Third, although it's easy to see why FAIR found it necessary to recharacterize the exclusion as speech, I reject entirely the idea that law schools, or universities, have any business expressing (or even having) institutional views on military policy, government policy, social policy, or politics of any kind. Individual faculty members and students may, of course, express their views on such issues, but the role of law schools and universities as institutions is to create an environment in which members of the academic community feel free to express whatever opinions they wish. Their role is not to endorse political candidates, support proposed legislation, or criticize presidential or military decisions. Except in those rare circumstances when an issue directly affects higher education (for example, a proposed ban of affirmative action in higher education or government funding of scientific research), academic institutions should not express political positions. As the University of Chicago's Kalven Report concluded, such conduct is destructive of the most central mission of a university.
Finally, to turn to the three claims. (1) The Solomon Amendment does not significantly interfere with the ability of law schools to express their opposition to the military's policy on homosexuality (although law schools should not be doing this, anyway). There are many ways in which law schools can express this view without banning military recruiters. This is analogous to O'Brien v. United States, in which the Court upheld a federal law prohibiting anyone knowingly to destroy a draft card, as applied to a person who burned a draft card to protest the war in Vietnam. The effect on speech was incidental and minimal.
(2) Although the Solomon Amendment does require law schools to "associate" with military recruiters, this compelled association does not cut to the core of a law school's constitutionally protected First Amendment activity. It would be quite different if the Amendment "required" law schools to teach certain courses, or hire particular faculty members, or admit students who are in the military. But the placement office is only tenuously related to academic freedom. The analogy here is to Boy Scouts v. Dale, in which the Court held that the Boy Scouts could not constitutionally be compelled to retain an openly gay scoutmaster. But Dale would (should) have come out differently if the issue had involved not a scoutmaster, but a plumber, which is more closely analogous to the situation in FAIR.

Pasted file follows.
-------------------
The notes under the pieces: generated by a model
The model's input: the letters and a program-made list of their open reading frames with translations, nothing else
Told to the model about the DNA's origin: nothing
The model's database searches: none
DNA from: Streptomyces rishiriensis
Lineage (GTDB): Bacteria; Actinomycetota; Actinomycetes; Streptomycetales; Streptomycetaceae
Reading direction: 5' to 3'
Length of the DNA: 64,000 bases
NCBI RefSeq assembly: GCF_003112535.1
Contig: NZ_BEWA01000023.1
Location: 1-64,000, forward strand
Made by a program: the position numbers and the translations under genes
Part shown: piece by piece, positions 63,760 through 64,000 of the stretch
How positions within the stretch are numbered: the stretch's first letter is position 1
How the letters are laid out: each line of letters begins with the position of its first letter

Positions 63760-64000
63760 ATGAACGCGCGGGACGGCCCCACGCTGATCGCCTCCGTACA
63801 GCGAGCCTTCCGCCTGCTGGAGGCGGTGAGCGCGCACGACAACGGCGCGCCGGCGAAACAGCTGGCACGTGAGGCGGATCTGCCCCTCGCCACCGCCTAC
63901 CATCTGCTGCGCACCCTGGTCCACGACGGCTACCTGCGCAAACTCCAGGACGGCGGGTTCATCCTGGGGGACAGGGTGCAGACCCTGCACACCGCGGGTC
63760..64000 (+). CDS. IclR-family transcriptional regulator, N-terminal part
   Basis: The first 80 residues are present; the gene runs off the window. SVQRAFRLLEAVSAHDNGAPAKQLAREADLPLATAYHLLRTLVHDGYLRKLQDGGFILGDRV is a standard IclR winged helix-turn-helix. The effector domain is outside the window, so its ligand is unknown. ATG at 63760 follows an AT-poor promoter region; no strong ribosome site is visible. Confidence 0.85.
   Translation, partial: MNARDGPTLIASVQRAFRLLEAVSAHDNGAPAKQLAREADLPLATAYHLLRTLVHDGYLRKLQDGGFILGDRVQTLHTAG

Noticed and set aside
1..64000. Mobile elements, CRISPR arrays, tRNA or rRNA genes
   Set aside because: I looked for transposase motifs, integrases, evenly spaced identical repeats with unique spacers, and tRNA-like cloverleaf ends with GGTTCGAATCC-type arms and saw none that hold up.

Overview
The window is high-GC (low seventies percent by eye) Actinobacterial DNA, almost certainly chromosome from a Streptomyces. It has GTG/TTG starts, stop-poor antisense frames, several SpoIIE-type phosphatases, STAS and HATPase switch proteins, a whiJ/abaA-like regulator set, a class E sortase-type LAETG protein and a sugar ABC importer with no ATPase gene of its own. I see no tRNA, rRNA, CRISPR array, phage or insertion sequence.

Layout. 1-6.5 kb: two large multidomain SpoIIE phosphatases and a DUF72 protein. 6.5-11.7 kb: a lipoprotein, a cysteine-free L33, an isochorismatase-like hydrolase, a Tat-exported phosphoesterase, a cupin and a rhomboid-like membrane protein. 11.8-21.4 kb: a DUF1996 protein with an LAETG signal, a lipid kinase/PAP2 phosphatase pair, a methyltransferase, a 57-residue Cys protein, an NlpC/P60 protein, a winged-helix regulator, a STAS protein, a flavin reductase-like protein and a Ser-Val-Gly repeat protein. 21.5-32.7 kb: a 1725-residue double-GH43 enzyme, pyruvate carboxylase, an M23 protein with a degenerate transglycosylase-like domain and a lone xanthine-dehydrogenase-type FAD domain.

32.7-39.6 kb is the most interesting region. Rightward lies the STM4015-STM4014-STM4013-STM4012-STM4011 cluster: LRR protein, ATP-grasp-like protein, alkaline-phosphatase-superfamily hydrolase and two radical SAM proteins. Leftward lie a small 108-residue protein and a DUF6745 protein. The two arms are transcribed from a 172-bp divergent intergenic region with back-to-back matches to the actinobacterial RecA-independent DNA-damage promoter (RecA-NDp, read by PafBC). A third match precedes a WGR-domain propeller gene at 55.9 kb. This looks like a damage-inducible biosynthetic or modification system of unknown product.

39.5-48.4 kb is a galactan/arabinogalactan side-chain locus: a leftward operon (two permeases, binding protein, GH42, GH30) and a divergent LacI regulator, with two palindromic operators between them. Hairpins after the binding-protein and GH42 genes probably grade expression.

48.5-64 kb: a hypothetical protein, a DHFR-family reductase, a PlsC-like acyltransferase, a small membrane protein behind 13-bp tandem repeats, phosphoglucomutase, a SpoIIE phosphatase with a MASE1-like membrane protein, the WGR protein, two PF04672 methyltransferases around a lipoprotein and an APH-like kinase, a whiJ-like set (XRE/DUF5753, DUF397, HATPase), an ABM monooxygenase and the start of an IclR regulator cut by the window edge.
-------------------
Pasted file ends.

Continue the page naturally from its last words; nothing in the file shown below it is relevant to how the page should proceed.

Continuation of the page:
(3) The compelled speech argument is more interesting. Certainly, law schools are being "compelled" to distribute literature with which they disagree. But, again, because this is only tangentially related to the core First Amendment activity of law schools, and because the literature is incidental to the placement process, the impact on First Amendment rights is minimal. It would be a quite different case if the government, as a condition of federal funding, required law schools to distribute material extolling the war in Iraq or the wisdom of the government's policy of "don't ask, don't tell." But because the military is asking to circulate only material like that of other employers, this does not rise to the level of a First Amendment violation.
Let me be clear. I despise "don't ask, don't tell," and resent being instructed by the government that my law school has to cooperate with recruiters who discriminate against and abuse my students in my law school. I regard the military's policy as shameful and its insistance on entering our home to behave in this outrageous manner as immoral. But, alas, I don't think it violates the First Amendment.